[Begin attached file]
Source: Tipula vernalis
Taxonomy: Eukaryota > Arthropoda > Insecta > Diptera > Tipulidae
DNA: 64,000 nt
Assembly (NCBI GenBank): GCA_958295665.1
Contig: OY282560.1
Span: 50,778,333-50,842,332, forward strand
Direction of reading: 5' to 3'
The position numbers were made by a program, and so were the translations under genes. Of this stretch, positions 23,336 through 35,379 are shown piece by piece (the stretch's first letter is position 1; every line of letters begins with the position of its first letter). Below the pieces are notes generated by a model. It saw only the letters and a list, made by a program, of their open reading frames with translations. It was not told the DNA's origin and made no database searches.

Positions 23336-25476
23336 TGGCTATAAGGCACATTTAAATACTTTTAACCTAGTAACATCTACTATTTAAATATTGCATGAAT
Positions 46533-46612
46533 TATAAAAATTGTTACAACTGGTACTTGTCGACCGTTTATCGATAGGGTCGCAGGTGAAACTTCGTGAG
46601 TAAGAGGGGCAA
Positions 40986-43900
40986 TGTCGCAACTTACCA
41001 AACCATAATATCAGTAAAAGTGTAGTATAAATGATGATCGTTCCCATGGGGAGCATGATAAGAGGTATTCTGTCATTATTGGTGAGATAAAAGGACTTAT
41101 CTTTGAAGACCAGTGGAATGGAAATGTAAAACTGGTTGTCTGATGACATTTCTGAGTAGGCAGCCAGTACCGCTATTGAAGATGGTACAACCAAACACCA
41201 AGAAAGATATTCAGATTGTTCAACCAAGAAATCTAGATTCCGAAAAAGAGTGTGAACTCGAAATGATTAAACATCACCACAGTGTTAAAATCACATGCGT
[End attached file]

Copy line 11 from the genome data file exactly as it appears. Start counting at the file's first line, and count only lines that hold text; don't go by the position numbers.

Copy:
Positions 46533-46612